• Posterior scrotal nerves (perineal branch of the internal pudendal nerve and posterior femoral cutaneous nerve)

Microscopic anatomy

Microscopic anatomy [1][2]

Spermatogonia

  • Description: Undifferentiated germ cells lining the seminiferous tubules
    • Type A (dark): do not undergo mitosis
    • Type A (pale): form type B spermatogonia
    • Type B: undergo mitosis → mature into primary spermatocytes
  • Function: site of primary spermatocyte production

Sertoli cells

Leydig cells

Sperm

Blood-testis barrier

Spermatogenesis and spermiogenesis

Spermatogenesis and spermiogenesis [1][2]

Spermatogenesis

Spermiogenesis

GONIUM is GOING be sperm: speramtogonia → spermatid. ZOON ZOOMS to the egg: mature spermatozoon travel to the egg.

Embryology

Embryology [1]

Epididymis, ductus deferens, and accessory glands

Epididymis [1]

  • Gross anatomy: long, coiled duct along the posterior aspect of the testis → distal end is continuous with ductus deferens
  • Function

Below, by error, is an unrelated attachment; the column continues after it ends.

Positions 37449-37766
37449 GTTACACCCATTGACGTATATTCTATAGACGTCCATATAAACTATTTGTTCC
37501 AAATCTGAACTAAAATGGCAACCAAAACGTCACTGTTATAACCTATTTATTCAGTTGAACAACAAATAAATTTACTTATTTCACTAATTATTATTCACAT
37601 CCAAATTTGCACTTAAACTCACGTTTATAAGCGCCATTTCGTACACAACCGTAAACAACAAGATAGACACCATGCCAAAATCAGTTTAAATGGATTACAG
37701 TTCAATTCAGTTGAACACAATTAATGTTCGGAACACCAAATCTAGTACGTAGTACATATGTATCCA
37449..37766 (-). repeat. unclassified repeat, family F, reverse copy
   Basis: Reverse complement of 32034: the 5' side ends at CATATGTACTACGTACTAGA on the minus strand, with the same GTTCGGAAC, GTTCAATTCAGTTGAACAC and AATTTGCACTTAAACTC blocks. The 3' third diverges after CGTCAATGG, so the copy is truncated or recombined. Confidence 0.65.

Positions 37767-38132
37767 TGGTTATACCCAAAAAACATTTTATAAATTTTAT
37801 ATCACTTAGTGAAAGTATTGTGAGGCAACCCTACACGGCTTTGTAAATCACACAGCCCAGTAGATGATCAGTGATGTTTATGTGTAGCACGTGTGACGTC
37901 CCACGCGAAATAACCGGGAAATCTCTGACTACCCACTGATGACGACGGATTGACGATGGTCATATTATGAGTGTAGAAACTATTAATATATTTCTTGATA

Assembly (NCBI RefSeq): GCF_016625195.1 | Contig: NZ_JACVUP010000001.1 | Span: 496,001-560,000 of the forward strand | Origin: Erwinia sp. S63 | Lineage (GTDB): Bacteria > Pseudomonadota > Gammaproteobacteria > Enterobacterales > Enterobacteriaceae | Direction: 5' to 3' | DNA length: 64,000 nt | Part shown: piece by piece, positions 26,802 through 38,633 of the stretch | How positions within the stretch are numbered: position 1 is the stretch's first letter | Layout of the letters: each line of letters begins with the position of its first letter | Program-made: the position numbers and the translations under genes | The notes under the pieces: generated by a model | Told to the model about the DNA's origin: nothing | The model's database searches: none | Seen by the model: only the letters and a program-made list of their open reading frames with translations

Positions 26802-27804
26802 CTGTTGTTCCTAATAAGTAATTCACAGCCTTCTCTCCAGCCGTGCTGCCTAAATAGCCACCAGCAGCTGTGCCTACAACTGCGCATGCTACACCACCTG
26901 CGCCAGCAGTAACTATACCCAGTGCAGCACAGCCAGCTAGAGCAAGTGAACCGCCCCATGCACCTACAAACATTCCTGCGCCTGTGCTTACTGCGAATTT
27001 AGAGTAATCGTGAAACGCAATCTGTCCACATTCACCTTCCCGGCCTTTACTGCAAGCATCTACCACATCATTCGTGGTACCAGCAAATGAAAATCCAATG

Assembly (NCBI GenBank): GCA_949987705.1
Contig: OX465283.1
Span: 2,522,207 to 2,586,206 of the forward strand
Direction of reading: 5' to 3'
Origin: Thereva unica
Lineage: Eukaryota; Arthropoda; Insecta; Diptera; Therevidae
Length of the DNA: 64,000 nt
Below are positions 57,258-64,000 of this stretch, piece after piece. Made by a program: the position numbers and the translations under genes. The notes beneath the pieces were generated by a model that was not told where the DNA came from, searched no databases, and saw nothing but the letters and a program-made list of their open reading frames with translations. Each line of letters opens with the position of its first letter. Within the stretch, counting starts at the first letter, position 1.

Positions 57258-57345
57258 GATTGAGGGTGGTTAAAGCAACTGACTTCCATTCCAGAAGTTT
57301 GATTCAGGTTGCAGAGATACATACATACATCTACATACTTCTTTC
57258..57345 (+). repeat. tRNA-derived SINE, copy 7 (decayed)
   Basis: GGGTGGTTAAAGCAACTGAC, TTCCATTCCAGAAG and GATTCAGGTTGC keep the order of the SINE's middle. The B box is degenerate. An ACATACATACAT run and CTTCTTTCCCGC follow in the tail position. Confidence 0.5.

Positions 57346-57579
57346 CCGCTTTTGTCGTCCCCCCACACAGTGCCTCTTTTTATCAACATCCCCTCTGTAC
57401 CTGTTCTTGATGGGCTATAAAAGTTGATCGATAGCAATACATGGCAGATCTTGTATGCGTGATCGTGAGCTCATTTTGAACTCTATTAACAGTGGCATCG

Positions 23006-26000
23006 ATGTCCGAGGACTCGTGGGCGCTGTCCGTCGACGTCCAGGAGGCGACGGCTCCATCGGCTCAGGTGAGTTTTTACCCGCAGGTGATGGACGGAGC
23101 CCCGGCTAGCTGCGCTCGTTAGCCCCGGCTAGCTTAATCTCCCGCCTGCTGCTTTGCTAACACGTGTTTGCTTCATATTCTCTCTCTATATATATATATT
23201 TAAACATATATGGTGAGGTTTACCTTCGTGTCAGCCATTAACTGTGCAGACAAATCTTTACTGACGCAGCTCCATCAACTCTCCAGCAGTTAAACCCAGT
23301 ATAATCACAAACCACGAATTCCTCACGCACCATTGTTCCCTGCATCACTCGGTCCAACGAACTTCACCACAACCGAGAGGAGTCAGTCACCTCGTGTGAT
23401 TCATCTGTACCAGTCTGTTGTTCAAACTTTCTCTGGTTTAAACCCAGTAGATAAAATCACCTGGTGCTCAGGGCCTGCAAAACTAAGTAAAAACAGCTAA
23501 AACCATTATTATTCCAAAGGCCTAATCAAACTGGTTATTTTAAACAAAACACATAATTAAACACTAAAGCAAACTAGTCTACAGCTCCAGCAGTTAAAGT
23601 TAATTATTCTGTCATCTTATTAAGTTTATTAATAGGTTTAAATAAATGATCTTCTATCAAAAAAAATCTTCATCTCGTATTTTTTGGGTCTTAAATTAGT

• Storage and maturation of spermatozoa
    • Propulsion of spermatozoa into the ductus deferens
  • Embryology: derived from the mesonephric duct (differentiation requires testosterone)

Ductus deferens [1]

Ejaculatory ducts [1]

Accessory glands

Prostate (see below)

Seminal vesicles [2]

Bulbourethral gland (Cowper gland) [2]

Prostate gland

An accessory gland of reproduction located at the base of the bladder and composed primarily of glandular, fibrous, and smooth muscle tissue.

Function [2]

Secretion of:

Gross anatomy [1][2]

Structure

Vasculature, lymphatics, and innervation of the prostate gland [3][6]

Arteries
Veins
  • Prostatic venous plexusinternal iliac vein → internal vertebral plexus (Batson plexus)
    • Located between the true and false capsule
    • Covered by the anterior prostatic fascia and the endopelvic fascia

Lymphatics

Sympathetic innervation
Parasympathetic innervation

Because of the prostate's lymphatic drainage to the para-aortic lymph nodes, prostate cancer often metastasizes to the lumbar spine.

Microscopic anatomy [8][9]

Embryology [8]

References:[10][11]

Male sexual response

There are three parts of the male sexual response: erection, emission, and ejaculation.

Erection [12][2][13]

PDE-5 inhibitors (e.g., sildenafil) inhibit hydrolysis of cGMP → ↑ NO → vasodilation → prolonged erection

Ejaculation [12][2][15]

Emission

Expulsion

Remember the ejaculatory pathway of sperm with SEVEn UP: Seminiferous tubules → Epididymis → Vas (ductus) deferens → Ejaculatory duct → Urethra → Penis